When Elephant Garlic is first harvested, the freshly dug bulbs should be kept out of the sun, the roots and stems removed immediately, and the bulbs spread out to dry for two to three weeks. After the drying time, the dried, dirty outer layers can be removed.  The bulbs should then be stored in open mesh bags or shallow bins with slotted bottoms or wire mesh to allow air circulation.  After curing a few months in storage, their moisture will be reduced, and the cloves will have a fuller flavor.

Un-cut Elephant Garlic, stored properly, can keep up to six months from harvest. In practice, you will get much less shelf time at home because your Elephant Garlic will have already spent some time in the grocery distribution system before arriving in your pantry where it should be stored in a cool, dry place away from direct sunlight.

Culinary Uses

In the kitchen, since their flavor is much milder flavor than True Garlic, peeled Elephant Garlic cloves can be cut up and used Raw in Salads or Fried or Sautéed and eaten like chips. Be watchful when cooking with it, it Browns quickly and can turn bitter.

Elephant Garlic can be used in any dish in which you would like a mildly garlic-like taste, without offending any guests who are not diehard Garlic fans. Elephant Garlic is not a direct substitute for True Garlic since its flavor is much more subtle, but if you add about 3 times the amount of Elephant Garlic than you would True Garlic in a recipe, you may be able to approximate the True Garlic taste you are seeking, though Elephant Garlic will lack the “bite” of True Garlic. Treat it as a “Similar but Different” ingredient and you will be on the right track.

Elephant Garlic bulbs can be Grilled or Roasted whole and the soft, cooked pulp used to make a buttery spread.  Elephant Garlic can also be used as a Flavoring Agent in Soups or Stews. An alternative use is to lacto-ferment the cloves (Pickle them like Sauerkraut), and add the pickled cloves dishes like Soups, Stews, Casseroles, etc.  The large pink flower head is also edible.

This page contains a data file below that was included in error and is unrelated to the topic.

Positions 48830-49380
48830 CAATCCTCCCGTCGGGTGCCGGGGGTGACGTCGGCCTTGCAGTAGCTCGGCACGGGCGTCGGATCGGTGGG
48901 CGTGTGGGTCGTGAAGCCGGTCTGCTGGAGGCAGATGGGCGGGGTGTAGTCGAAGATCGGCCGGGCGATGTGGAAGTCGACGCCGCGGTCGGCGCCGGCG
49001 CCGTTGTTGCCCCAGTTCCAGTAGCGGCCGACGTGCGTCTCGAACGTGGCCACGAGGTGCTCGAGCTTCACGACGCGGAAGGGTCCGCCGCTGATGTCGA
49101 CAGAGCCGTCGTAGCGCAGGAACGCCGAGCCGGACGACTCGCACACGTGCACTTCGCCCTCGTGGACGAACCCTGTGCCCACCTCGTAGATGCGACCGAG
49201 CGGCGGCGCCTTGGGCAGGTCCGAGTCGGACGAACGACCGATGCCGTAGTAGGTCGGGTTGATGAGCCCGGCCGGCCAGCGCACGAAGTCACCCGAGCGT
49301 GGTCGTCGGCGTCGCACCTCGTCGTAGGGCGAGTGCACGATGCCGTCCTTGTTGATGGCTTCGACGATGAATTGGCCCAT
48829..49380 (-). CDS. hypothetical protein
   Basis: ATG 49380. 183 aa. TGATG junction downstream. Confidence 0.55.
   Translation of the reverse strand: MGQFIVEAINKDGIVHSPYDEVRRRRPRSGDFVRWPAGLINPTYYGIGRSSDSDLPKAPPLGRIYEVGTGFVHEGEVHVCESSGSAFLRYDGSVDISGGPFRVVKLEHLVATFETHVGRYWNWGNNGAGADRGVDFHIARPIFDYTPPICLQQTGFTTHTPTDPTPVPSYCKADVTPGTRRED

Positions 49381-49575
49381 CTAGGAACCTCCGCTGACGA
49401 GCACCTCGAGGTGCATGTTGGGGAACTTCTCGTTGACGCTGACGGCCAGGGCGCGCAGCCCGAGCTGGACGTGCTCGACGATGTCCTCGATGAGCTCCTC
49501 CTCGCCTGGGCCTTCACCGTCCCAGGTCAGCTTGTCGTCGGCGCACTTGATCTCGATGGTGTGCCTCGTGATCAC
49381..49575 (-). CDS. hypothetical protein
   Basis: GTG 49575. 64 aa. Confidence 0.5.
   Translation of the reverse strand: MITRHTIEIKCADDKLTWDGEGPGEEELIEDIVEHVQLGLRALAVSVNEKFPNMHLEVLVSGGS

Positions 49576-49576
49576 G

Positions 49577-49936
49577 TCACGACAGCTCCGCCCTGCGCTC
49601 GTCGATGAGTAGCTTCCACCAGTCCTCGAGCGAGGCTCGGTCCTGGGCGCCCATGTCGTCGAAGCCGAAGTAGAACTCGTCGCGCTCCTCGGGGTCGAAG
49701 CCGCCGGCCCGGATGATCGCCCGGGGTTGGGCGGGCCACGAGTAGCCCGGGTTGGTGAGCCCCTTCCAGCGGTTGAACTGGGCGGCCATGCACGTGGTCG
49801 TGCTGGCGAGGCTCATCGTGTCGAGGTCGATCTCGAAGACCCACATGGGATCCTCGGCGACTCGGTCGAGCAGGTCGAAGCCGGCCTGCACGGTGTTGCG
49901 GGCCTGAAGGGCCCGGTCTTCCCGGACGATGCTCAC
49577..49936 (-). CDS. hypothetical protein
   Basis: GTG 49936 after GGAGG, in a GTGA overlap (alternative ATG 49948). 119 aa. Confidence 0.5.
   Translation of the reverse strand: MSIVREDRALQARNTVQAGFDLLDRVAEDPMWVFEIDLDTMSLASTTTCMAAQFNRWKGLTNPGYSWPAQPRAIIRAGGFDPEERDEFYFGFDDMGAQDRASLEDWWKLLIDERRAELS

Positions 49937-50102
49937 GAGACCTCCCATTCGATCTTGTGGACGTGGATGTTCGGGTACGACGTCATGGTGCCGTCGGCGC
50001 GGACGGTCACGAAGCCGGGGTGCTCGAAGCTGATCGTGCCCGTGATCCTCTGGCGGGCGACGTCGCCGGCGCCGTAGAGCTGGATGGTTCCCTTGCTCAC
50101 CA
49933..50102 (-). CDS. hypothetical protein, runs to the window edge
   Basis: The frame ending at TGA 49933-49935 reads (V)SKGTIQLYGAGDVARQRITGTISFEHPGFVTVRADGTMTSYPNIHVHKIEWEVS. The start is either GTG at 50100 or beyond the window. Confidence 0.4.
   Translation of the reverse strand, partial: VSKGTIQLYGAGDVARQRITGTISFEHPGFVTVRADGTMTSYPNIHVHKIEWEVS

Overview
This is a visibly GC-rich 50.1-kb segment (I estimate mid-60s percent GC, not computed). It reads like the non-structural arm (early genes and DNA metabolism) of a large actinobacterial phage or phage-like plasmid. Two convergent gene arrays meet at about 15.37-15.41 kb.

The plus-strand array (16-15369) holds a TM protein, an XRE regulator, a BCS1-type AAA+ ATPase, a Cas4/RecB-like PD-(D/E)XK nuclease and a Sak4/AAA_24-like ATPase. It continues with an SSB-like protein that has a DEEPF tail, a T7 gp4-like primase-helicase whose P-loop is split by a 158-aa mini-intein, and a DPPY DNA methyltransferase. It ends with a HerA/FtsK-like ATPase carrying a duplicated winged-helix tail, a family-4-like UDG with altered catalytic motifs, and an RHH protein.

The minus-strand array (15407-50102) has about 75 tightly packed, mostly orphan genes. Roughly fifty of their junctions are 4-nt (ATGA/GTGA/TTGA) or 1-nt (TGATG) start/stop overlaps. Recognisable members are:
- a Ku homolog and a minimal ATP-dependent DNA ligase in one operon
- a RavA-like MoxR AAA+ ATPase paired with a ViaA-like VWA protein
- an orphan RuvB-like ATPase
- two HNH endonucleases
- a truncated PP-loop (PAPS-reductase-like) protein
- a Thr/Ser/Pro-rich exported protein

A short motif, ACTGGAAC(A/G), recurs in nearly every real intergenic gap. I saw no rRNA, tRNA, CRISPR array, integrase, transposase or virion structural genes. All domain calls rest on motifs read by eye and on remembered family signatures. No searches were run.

Portion Size

Allow 1-2 t of Elephant Garlic per person.

Pairings

BasilBay LeafCaraway Seeds, Cayenne, ChivesCorianderCuminFennel SeedsOreganoPaprikaPepperRosemarySaffronSageSaltSugarTarragonThyme, Beets, BroccoliBell PeppersCabbage, Chile Peppers, CilantroEggplantFennelGingerLeeksMushroomsOnionsParsleyShallotsSpinachTomatoesZucchiniAlmondsBeans, Lentils, BaconBeefChickenEggs, Fish, Lamb, Pork, Shellfish, CheeseCreamLimesLemons, Bread, MustardSoy SauceVinegars, Wine, StocksSaucesSoups

Substitutes

Hardneck Garlic

Nutritional Value

9 grams (1 to 2 tablespoons) of chopped Elephant Garlic contains the following nutrients:

13 calories

0.57 g protein

0.04 g fat

2.98 g carbohydrates

0.2 g fiber

0.09 g sugar

16 mg calcium

0.15 mg iron

2 mg magnesium

14 mg phosphorus

36 mg potassium

2 mg sodium

0.10 mg zinc

2.8 mg vitamin C

0.018 mg thiamin

0.010 mg riboflavin

0.063 mg niacin

0.111 mg vitamin B-6

1 IU vitamin A, IU

0.2 µg vitamin K

Nutrition

Elephant Garlic contains Allicin and Onion Lachrymatory Factor and is thought to help improve immunity and aid in digestion.  It can also have laxative properties, with a reputation for promoting smooth bowel movements. 

Elephant Garlic is rich in calcium, fiber, vitamins A, C and K, potassium and folic acid, all of which promote good health.

Gluten Free

Yes

Low Fat

Yes

Low Calorie

Yes